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What We Have: A Family's Inspiring Story About Love, Loss, and Survival Hardcover – August 5, 2010


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Product Details

  • Hardcover: 336 pages
  • Publisher: Gotham; First Printing edition (August 5, 2010)
  • Language: English
  • ISBN-10: 1592405517
  • ISBN-13: 978-1592405510
  • Product Dimensions: 1.1 x 6.5 x 9.1 inches
  • Shipping Weight: 1.2 pounds
  • Average Customer Review: 4.6 out of 5 stars  See all reviews (16 customer reviews)
  • Amazon Best Sellers Rank: #1,825,612 in Books (See Top 100 in Books)

Editorial Reviews

Review

"Utterly Breathtaking. What We Have is a memoir that reads like a novel. It is more than a family history-it is a riveting portrayal of how women navigate life with a knife hanging over their heads. Amy Boesky gives so much hope and inspiration that it stirs readers to look inward and examine their own closely held beliefs about fate and destiny."
-Patricia Wood, Lottery

"In this riveting memoir, Amy Boesky takes on the big subjects-life and death, order and chaos, the coil of our genetic code-with intelligence, humor, and hard-earned wisdom. Here is love-a mother's for her baby, a daughter's for her mother, a love of life itself-funneled through the hourglass of time."
-Elizabeth Graver, author of Awake and The Honey Thief

"A compelling memoir about how cancer, the 'sharpshooter' as Amy Boesky describes it, stalked generations of women in her family, took away much that she loved, and how she made a brave and loving life by facing down her fears. Her love of language makes for thoughtful reading."
-Susan Straight, author of A Million Nightingales and Highwire Moon

"Amy Boesky has written a tender story about motherhood and daughterhood, romance and marriage, friendship and sistership, birth and death---and the power of love to transcend the most heartwrenching of choices. With the precision of a poet and the care of a scholar, Boesky brings her loved ones-and her own inner self-to full and vibrant life."
-Jennifer Moses, author of Bagels and Grits: A Jew on the Bayou

"With precision, candor, and enormous grace, Amy Boesky writes about how you live when time is finite, but the love in your family - though complicated - is infinite."
-Joan Wickersham, author of The Suicide Index

"Thoroughly compelling memoir... Boesky writes elegantly, almost poetically"
-Bookpage

"Boesky chooses to move past her dread of approaching age 35, when doctors suggest she and her sisters have preventive surgery, and to live life deeply, daily, fully."
-Elle Magazine

"With bite and humor (and lighthearted allusions to 17th century metaphysics), Boesky turns a would-be "disease memoir" into a moving account. Perfect planning goes awry, and yet Boesky's loving, unsentimental portrait of these endearing women never does."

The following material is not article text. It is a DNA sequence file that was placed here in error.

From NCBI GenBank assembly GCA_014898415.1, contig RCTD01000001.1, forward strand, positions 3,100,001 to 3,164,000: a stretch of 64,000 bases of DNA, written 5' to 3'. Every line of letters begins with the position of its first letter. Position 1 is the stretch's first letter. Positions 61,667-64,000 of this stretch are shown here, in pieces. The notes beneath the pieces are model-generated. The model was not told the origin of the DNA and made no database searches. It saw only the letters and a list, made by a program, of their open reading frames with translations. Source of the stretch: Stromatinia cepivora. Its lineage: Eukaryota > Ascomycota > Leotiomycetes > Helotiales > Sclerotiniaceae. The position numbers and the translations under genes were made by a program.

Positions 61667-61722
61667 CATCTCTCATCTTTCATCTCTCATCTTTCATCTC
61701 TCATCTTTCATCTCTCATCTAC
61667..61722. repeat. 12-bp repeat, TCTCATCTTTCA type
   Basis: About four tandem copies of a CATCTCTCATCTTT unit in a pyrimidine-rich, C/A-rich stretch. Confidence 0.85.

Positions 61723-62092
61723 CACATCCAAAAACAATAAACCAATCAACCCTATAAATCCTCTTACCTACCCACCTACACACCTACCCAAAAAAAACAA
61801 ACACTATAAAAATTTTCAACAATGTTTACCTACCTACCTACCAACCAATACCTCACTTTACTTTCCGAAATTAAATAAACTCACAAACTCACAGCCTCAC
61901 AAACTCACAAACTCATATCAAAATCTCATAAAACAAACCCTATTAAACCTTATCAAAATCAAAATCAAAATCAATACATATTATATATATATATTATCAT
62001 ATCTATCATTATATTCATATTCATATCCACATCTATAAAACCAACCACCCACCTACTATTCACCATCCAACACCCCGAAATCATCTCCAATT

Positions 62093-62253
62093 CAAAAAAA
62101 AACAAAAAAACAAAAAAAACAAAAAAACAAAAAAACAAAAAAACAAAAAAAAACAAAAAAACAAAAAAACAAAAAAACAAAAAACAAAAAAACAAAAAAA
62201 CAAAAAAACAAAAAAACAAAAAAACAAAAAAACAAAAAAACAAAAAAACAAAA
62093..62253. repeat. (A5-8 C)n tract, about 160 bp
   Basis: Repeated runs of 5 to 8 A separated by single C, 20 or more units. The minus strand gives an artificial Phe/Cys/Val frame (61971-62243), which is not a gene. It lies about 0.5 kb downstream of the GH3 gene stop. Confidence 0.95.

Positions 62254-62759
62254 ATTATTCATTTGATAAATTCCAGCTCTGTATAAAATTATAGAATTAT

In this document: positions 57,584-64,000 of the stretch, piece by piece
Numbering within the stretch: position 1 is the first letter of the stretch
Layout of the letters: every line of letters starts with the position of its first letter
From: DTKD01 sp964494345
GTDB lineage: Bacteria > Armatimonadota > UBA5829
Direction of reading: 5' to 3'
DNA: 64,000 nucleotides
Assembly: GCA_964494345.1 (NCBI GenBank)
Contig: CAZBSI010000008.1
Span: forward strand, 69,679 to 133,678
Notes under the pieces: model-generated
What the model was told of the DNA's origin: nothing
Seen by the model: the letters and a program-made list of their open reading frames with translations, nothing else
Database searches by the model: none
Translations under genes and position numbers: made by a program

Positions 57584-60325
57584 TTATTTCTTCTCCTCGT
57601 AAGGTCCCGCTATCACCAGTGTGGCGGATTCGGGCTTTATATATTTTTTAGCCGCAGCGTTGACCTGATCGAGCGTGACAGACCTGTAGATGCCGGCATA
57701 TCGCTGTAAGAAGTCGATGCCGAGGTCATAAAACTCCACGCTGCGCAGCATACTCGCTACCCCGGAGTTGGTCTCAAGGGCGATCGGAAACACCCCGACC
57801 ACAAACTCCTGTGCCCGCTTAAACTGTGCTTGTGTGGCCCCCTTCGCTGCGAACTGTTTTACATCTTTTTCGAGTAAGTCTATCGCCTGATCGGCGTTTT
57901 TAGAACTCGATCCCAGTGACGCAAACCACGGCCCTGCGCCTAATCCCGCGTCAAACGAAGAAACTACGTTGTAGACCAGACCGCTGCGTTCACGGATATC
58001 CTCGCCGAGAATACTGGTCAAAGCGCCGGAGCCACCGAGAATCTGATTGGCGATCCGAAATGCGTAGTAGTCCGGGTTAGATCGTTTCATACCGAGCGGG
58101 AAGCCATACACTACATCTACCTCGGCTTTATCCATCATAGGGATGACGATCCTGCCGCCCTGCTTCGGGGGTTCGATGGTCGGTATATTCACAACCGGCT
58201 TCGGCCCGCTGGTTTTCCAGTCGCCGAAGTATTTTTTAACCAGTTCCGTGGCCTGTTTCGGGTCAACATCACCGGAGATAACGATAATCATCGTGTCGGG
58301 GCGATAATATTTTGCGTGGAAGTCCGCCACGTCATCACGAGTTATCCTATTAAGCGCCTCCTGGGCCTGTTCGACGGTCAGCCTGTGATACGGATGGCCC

-O, The Oprah Magazine --This text refers to an out of print or unavailable edition of this title.

About the Author

A graduate of Oxford and Harvard, Amy Boesky is an associate professor of English at Boston College. She was one of the principal ghostwriters for the bestselling young adult series "Sweet Valley High". She lives in Chestnut Hill, Massachusetts, with her husband and their two daughters.

More About the Author

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Customer Reviews

4.6 out of 5 stars
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See all 16 customer reviews
Thought-provoking and deeply personal account, very well written.
Marlene
While this story of fear and loss is compelling and sad and one that still stays with me, I was struck by Boesky's writing about her family dynamic.
Story Circle Book Reviews
Beautifully written, heartbreakingly touching and moving, and yet also extremely inspiring and life affirming.
lynnpamela

Most Helpful Customer Reviews

8 of 8 people found the following review helpful By Bluegrass Reader on August 20, 2010
Format: Hardcover
What We Have, a memoir by Amy Boesky, is a look into the life of a young woman who grew up with the threat of cancer hanging over her head. Grandmothers, aunts, and great-aunts, all of whom died in their 40's from ovarian cancer, created a shadow of fear that followed her every step. She knew at 35 she would have her ovaries removed, just as her mother did. When her mother developed breast cancer, she and her sisters breathed a sigh of relief--it was not the deadly ovarian cancer.

Amy allows her readers to understand the fears she grew up with and see how it shaped her personality and her life. You share with her the joys and tears of things now and things past. The story is beautifully woven with the past interlacing with the present and building the future.

I laughed, I cried. I felt like Amy was my best friend. I grieved along with her. I shared in her joys. I understood her fears. I felt like I was part of her world and didn't want to put the book down. This is an enthralling memoir that tops my list of must reads.

Disclosure: I received a copy of this book from Penguin Group for review purposes. This review contains my honest opinions.
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3 of 3 people found the following review helpful By lynnpamela on August 10, 2010
Format: Hardcover